Yesterday we followed a dusty road, the footprint of trucks frequently gone by, past rows of apple trees, teeming with bright fruit and scattered men on ladders. We walked until we were on our own, the two of us amongst the overgrowth of reed-like weeds and curling vines, speckled with glowing orbs. Shoes now muddy, we waded through pumpkins no bigger than cantaloupes, their larger counterparts already adopted by schoolchildren on field trips and earlier patch-goers. Soon, I heard Audrey yell, I want this one. I turned to find her holding a freshly-pulled pumpkin still green on the vine, the size of a baseball. Walking back, I thought of "Along the Frontage Road," a short story by Michael Chabon in which a father takes his son to a pumpkin stand to get him out of the house while his wife recovers from a medical tragedy. As the father watches his son quietly inspect each pumpkin (also settling on one of the smallest offerings) he wonders what his son's criteria is for selecting the best pumpkin and thinks that maybe he's looking for the one that is the most sincere.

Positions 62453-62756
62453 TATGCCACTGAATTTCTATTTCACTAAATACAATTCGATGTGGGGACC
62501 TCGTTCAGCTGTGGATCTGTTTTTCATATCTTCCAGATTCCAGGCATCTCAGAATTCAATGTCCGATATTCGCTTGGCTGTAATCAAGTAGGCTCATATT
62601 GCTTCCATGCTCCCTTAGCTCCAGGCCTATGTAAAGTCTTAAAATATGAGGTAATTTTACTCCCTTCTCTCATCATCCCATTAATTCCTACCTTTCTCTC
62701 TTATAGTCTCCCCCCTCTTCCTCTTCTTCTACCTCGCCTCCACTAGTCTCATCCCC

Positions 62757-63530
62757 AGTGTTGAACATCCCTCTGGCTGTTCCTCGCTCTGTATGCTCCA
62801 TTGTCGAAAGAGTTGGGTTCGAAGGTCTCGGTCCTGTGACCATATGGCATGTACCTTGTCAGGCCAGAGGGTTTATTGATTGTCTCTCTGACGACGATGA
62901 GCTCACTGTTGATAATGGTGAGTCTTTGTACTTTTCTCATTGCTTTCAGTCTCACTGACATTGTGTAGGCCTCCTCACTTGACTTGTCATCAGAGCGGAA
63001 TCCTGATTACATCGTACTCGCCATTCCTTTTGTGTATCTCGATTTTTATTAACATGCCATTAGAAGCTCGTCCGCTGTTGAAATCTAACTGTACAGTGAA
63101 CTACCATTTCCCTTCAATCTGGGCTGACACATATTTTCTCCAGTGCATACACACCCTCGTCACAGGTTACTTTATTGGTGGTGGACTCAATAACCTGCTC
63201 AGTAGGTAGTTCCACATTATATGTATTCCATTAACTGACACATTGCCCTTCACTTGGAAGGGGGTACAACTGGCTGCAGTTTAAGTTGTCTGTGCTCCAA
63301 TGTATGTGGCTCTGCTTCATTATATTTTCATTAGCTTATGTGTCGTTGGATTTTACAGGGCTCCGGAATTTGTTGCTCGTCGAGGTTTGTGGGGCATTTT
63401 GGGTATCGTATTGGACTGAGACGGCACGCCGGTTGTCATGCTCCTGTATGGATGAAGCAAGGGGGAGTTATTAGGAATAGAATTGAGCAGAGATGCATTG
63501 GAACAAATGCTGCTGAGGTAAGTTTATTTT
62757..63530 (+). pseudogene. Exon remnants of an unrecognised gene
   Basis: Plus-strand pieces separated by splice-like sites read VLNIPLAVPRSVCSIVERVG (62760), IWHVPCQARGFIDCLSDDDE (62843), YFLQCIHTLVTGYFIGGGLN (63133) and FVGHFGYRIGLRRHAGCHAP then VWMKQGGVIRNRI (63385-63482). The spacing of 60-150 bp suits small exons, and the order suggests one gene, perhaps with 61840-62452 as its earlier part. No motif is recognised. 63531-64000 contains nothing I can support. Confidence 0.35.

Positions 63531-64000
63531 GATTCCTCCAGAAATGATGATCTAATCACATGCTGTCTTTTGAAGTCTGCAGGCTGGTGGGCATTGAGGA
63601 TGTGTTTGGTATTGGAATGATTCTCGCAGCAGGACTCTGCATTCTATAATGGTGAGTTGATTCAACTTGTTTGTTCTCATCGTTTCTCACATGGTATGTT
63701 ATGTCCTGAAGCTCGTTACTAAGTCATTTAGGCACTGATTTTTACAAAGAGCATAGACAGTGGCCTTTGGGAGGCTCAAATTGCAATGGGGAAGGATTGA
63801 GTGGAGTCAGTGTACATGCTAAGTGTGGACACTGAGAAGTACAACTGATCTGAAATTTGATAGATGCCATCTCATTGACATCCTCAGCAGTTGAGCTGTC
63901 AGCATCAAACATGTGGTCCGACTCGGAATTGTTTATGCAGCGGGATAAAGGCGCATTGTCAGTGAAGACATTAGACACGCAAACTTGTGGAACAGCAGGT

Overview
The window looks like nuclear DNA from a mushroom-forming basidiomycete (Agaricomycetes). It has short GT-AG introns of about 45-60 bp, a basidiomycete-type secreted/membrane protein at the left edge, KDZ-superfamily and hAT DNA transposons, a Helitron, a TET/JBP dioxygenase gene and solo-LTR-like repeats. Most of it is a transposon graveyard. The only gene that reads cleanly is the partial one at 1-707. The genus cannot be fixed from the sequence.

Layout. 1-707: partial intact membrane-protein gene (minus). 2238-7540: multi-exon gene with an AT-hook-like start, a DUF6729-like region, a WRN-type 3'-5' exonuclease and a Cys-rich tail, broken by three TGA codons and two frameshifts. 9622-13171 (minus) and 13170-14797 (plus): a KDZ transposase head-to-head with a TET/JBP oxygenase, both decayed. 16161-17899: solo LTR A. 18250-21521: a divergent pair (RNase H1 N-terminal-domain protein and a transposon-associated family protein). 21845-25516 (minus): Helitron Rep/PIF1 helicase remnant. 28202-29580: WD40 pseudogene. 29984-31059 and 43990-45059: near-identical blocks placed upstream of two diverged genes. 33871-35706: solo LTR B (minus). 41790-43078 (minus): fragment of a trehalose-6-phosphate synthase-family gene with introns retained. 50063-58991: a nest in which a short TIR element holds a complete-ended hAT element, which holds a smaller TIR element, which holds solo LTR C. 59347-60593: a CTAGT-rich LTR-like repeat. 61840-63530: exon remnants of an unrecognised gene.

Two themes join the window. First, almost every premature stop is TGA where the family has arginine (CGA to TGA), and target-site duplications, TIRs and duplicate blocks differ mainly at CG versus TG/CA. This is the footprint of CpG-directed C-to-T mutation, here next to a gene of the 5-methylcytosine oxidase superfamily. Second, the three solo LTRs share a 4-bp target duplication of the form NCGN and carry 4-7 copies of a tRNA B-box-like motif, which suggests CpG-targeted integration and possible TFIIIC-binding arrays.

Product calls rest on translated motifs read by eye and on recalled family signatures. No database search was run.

I did not ask Audrey what her criteria was, but instead took her hand as we walked out of the patch and stopped with her each time she found something new to inspect: the slick spotted shell of a ladybug and the fuzzy hairs of woolly worms who crinkle at each touch. And as with most of our outings, I wished that I had planned better, allotted more time before we had to run off to the next activity. Wished that I did not have to repeat, we have to hurry now. Then Audrey waited, perusing multi-colored gourds, as I dug through a bin of "Cinderella" pumpkins that according to the sign make excellent pies. We drove home, each with a cookie (so conveniently located near the cash register at toddler eye level) in hand, Audrey cradling her pumpkin and me daydreaming of pumpkin pies and fairytale endings.